‘The whole damn Spirelight Empire’s in a civil war that’s sucked all Deschemb into it. Kalesha, the new Priest King of Trescha’s got some liberal ideas, about how y’all can go on honouring your gods but still let us lesser races keep on being ourselves. Apparently, most of the other Priest Kings don’t like that. Neither do the Spirelight occupational forces of Noresterland. While they make war with the ones who side with Kalesha, they’ve been cracking down on us dirt-worshipers, pressing us into their military and police service.’

‘You came wearing the garb and weapons of other shores, yet… I’m sorry, but you don’t speak like someone who’s seen much of the world. Your sword looks like it came from the courts of the Ghestrulands. I could swear that dagger is Spirelight military issue.’

‘It was, ‘til recently. I have no idea where the sword came from. I won it by plunder.’

‘You spoke of Spirelights pressing Schomites into military service.’

‘Yeah. When I was a kid, the Spirelights came to my village to train the youth to serve as scouts and rangers. I impressed them enough to rise to the rank of instructor before I was seventeen, to the other recruits of my village. I knew the Spirelight Empire was bad, that they didn’t belong here, but I… I guess I never saw it for real, not ‘til the day some old warrior showed up, bloody and crazy from a fight he’d barely survived. I’ll never forget how he looked at me when he wandered out of the woods, like we knew each other. I’d just called my buddy Draa forward to help me demonstrate a drill, then I glanced over and saw that bloody mess of a man shambling towards us. At first, all he did was laugh like a lunatic. Then he started babbling about how he’d seen the true blasphemy and lunacy of the Spirelights and their gods, how we’d all end up if we kept letting them push us around. We tried to nurse him back to health, but he died of his wounds less than a week later. Something about the look in his eyes whi
le he rambled… I guess it was the wake-up I needed. After that, I knew, I wasn’t gonna fight for the Spirelights. I rallied the other recruits so we took to the trees and waged guerilla warfare on their outposts for miles around.’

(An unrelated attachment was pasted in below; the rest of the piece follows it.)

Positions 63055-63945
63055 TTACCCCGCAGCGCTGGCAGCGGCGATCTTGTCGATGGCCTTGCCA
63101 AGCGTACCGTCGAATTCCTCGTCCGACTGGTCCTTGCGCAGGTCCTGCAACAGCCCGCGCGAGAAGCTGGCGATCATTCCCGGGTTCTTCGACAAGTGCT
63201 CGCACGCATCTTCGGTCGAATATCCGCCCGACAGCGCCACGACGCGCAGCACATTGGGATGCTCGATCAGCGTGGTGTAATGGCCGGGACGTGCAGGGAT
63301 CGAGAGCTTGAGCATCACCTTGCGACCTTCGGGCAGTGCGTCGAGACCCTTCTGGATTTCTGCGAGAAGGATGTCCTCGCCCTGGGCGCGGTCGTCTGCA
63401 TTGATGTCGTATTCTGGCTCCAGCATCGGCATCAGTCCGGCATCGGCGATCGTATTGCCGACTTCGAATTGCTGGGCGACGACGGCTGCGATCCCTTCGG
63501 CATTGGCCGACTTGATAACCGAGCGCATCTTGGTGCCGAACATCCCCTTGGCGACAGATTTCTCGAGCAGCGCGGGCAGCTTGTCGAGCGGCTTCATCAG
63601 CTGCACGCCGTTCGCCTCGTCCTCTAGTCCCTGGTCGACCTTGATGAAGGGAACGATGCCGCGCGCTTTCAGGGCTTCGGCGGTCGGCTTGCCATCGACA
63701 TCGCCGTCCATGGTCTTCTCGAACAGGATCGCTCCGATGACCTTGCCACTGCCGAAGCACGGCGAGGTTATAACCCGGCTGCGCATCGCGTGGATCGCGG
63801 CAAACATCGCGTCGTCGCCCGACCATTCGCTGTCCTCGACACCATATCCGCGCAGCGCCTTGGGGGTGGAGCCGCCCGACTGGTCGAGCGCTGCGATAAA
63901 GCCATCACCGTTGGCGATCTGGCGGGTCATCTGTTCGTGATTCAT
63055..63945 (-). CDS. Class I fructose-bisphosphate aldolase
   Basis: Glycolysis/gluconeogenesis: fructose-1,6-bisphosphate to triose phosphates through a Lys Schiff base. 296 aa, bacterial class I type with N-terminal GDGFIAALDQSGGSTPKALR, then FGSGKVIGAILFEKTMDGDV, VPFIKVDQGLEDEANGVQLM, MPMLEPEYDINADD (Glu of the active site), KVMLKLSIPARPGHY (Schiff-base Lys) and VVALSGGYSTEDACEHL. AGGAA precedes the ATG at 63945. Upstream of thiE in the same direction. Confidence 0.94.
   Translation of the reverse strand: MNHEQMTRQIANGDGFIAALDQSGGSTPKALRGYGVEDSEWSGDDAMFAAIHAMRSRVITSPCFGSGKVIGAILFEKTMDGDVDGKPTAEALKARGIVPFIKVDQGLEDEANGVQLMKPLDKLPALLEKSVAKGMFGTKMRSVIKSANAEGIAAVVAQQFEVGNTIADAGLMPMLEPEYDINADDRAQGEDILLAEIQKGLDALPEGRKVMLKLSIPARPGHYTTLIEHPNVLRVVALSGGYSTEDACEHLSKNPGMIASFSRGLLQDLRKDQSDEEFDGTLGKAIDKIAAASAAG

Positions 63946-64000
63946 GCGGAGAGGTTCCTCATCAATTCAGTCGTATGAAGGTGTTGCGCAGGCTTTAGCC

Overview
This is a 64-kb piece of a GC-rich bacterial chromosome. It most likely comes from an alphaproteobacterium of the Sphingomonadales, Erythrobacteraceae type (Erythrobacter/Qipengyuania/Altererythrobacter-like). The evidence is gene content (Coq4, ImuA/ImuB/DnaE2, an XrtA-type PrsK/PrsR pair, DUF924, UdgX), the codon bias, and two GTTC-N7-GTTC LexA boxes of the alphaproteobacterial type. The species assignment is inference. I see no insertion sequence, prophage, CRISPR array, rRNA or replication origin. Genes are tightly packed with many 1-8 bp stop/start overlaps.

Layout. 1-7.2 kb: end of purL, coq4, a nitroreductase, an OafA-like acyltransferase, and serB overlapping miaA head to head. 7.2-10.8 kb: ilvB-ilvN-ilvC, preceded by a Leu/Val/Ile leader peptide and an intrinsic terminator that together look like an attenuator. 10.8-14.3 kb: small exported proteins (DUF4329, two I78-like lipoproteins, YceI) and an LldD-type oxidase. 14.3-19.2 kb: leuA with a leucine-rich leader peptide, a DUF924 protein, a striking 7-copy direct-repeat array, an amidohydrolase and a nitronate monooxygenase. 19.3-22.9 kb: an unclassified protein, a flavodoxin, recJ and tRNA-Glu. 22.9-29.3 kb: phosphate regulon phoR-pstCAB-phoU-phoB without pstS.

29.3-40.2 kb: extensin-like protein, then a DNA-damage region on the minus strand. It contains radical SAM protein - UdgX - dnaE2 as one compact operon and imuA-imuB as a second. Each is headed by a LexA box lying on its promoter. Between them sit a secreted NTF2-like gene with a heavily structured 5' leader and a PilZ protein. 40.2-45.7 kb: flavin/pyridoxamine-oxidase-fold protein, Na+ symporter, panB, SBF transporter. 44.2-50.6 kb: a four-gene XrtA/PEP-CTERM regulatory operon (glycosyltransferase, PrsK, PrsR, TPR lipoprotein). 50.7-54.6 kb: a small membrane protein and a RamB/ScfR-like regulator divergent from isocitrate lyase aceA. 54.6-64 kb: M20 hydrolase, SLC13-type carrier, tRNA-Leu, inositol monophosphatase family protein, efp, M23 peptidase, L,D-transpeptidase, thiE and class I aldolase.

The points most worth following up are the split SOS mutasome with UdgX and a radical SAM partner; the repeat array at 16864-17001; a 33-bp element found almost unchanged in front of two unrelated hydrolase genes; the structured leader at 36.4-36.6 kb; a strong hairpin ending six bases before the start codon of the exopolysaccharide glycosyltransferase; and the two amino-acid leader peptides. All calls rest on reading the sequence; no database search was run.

She almost smiled. ‘Oh, so you’re a freedom fighter, are you?’

‘I used to think so. Looking back, I don’t think we were ever fighting for anyone’s freedom but our own… just to live wild and reckless, like the Schomite warriors of old. By the end of it, we didn’t much discriminate between who we hurt, the Spirelights or our own kind.’

‘Yet you would return to that life, once you’ve healed from your wounds?’

He stared at the floor. ‘I don’t know. Look where that got me. What do I have to go back to out there? All my friends are dead, and I don’t exactly expect to find a lot of open doors offering nice hospitality like this.’

She leaned closer, studying him. ‘So what do you want? Be honest.’

‘I just wanna go home, to live out my days in peace and playful mischief, to kick back over the campfire with my brothers and sisters. But that home doesn’t exist anymore. That world doesn’t exist anymore. The war ate it a long time ago.’

‘What if I told you that you still could go home, not just over land, but through time itself, that you could return to your youth, that the world you long for still exists for you, and that I can show you a trail that leads to it, through this forest?’

He almost called her crazy, but something in her weird, golden-green eyes wouldn’t let him dismiss her so easily. ‘What are you getting at?’